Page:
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|| SportsShooter.com: News Item: Posted 2000-06-28

Round 2: Using Airport for Remote Cameras
By Robert Deutsch, USA TODAY

Mark Terrill of the AP wrote in last months Sports Shooter about using Apple's AirPort wireless networking to get images from a remote camera in the catwalk to a PowerBook on the floor. Bert Hanashiro and I decided to take this one step further for the NBA Finals. Problem: there were only two of us, so we did not have an editor to man an editing PowerBook on the floor. I would be shooting, and Bert would be back in the pressroom editing after a short time shooting. So how to get the overhead (catwalk) image into the pressroom?

Photo by Robert Hanashiro & Bob Deutsch/USA Today

Photo by Robert Hanashiro & Bob Deutsch/USA Today
If we put the AirPort base station in the catwalk, connected to a PowerBook via ethernet, that meant the Pismo (Firewire) PowerBook (it has an AirPort card installed... the receiver) had to be at court side where the signal would reach. It would not work in the pressroom, under all the concrete. But you cannot connect an ethernet cable to network it back to the pressroom, as that would mean setting up AppleTalk as both an AirPort and ethernet network... a no-no.

Another solution would be to connect multiple base stations as "repeaters" to get the signal back, but AirPort base stations cannot do this (Note: I'm told the Lucent WaveLan base will). So the base station had to be at courtside, connected to a PowerBook in the pressroom via ethernet.

Problem: if the base is at courtside, the Pismo with an airport receiver card installed had to be up in the catwalk, connected to the camera. But...the DCS520 can only connect to a PowerBook via Firewire, and Kodak has not updated the firmware and host software to allow this... version 9.0 of the acquire plug-in (with firmware 3.0.14) does not see the camera via Firewire.

Kodak did make a beta available of both the firmware and plug-in, but it was very slow. We decided to use it anyway, rather than try an old dcs3 with an Adaptec SCSI PC card.

So on game day in Indy, we arrived at Conseco Fieldhouse at 10 am and attached the AirPort base to a seating rail, ran AC to it, and began running 250 feet of ethernet cable back to the press room. The building manager was a dream, telling us only to be careful and neat. He let us string the cable with the NBC cable runs along the ceiling, all the way back to the photo edit room.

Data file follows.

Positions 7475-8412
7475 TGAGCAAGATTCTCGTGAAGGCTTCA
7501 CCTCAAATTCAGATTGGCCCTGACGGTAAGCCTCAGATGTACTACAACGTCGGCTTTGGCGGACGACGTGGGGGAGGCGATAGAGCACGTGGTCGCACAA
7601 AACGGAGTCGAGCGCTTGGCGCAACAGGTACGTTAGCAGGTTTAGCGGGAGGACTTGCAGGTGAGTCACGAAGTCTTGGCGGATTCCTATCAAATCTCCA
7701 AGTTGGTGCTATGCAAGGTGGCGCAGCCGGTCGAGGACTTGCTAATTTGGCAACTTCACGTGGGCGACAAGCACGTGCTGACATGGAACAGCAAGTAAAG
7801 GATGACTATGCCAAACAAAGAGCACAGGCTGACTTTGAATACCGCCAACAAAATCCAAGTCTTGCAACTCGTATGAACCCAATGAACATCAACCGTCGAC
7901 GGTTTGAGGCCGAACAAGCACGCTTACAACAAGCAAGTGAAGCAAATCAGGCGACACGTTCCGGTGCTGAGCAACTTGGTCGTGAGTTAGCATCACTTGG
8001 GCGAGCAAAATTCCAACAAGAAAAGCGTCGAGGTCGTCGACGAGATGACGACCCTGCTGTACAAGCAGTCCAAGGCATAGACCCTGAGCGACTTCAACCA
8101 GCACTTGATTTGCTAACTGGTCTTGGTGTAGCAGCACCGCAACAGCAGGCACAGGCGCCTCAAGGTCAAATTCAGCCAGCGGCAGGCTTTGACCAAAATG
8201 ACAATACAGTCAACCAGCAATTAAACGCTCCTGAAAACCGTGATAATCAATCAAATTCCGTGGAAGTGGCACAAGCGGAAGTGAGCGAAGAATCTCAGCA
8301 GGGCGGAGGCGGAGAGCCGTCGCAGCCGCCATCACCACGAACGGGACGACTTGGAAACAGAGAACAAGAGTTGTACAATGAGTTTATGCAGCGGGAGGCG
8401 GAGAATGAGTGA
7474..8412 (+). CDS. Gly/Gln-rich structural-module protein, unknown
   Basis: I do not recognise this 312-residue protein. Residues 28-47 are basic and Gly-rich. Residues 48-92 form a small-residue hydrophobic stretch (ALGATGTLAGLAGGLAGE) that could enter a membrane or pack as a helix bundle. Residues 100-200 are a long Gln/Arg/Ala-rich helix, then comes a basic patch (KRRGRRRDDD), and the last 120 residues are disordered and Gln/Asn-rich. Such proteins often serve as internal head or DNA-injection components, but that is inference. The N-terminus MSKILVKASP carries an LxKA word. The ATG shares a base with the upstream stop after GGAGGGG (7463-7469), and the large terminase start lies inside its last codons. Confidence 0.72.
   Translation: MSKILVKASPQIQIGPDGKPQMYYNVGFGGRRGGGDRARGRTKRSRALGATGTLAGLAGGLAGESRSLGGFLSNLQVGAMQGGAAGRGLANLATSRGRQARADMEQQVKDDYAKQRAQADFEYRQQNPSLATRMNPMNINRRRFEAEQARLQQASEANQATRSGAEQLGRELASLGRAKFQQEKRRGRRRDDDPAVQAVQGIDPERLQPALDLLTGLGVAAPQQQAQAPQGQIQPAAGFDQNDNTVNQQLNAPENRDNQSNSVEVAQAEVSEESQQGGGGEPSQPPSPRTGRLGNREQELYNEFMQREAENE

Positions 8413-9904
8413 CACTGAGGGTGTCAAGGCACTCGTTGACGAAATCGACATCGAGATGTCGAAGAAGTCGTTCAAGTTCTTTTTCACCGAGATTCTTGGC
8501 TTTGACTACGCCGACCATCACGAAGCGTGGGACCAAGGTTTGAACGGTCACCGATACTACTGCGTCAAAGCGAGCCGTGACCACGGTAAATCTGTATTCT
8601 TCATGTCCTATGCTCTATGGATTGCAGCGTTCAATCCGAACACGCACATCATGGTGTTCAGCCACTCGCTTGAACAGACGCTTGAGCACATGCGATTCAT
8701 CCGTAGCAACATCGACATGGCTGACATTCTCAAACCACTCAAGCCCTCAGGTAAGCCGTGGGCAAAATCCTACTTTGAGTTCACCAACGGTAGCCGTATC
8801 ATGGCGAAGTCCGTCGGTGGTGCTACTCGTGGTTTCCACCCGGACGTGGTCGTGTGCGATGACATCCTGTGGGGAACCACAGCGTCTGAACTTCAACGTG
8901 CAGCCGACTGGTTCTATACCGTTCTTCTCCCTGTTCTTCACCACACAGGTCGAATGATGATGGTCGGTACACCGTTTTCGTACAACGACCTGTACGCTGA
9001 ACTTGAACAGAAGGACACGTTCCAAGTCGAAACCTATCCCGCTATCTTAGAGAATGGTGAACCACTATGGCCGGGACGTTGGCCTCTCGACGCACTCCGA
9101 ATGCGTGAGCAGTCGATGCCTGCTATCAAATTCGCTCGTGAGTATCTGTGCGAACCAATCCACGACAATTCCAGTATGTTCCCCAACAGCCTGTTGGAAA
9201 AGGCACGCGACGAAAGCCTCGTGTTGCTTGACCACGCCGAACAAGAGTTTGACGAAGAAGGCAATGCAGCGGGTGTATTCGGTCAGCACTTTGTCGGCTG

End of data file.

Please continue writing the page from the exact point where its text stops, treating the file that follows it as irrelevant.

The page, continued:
Try that in Madison Square Garden!

Then we went up to the catwalk, where we connected the Pismo to the DCS 520 with a Firewire cable. The camera had AC power, and we had Timbuktu remote software running on both the catwalk Pismo and the PowerBook 3400 in the pressroom. This allowed us to see and acquire the overhead images remotely from the edit room.

We also used a mini ethernet hub in the pressroom to network the 3400 (the one running Timbuktu and talking to the Pismo in the Catwalk), a second Pismo for editing the game, and another PB3400 running TeleFinder (so the transmissions would not be slowed by editing). We also needed the hub because the ethernet connection to the AirPort base needs to be a crossover cable, and no one sells 250 feet of crossover! The hub eliminated this problem.

Now was the big test...on the 3400 running Timbuktu in the pressroom, we told the Pismo in the catwalk to take a picture and it did...very cool! Same for the Pocket Wizard Max, it also fired the camera reliably, so when I hit the remote, the image appeared in the pressroom almost instantly!

Bert was able to watch my images pop up as I shot, and grab one and transmit it within minutes of the start of the game. He could also shoot pictures via the "take picture" command in the plug-in while watching the game on TV...but the various delays in the wireless LAN, Timbuktu, and TV delay made this a bit difficult.

One problem arose ...the Pismo in the catwalk locked up 45 minutes before the start. We ran up and reset it, but the service elevator guy who promised to stop back up didn't. We were stuck there! We could have shot the overhead remote, sent it via cell, but nothing else! Luckily, we found a back stairway that got us all the way down, just in time. Then the plug-in crashed and locked again at half time, so we were done for the day with overhead.

For the second game, we used a Newer Tech Firewire-2-Go PC card adapter to get a Firewire connection to the Pismo, and that worked beautifully with the older (non-beta) firmware and plug-in. The combo of AirPort, Firewire card, ethernet, and Timbuktu all worked perfectly. We sent 6 overhead remote pictures before the 1st quarter was over!

It was a lot of work, but if you are on a tight deadline it gives you another angle very quickly, especially if you do not have access to the camera until half time.

Important note: Using 2 or more AirPort bases can interfere with each other. If so, you must coordinate channels. Each base uses up to 5 adjacent channels of the11 available. So if one is set at ch3 (1-5), and the other is set at ch9 (7-11) you should be ok. Three will require pooling.

(BTW...if anyone needs 250 feet of orange ethernet cable, it's still hanging in Conseco Fieldhouse...it's yours!)

(Robert Deutsch, a self-avowed geek, is a staff photographer with USA TODAY based in New York.)


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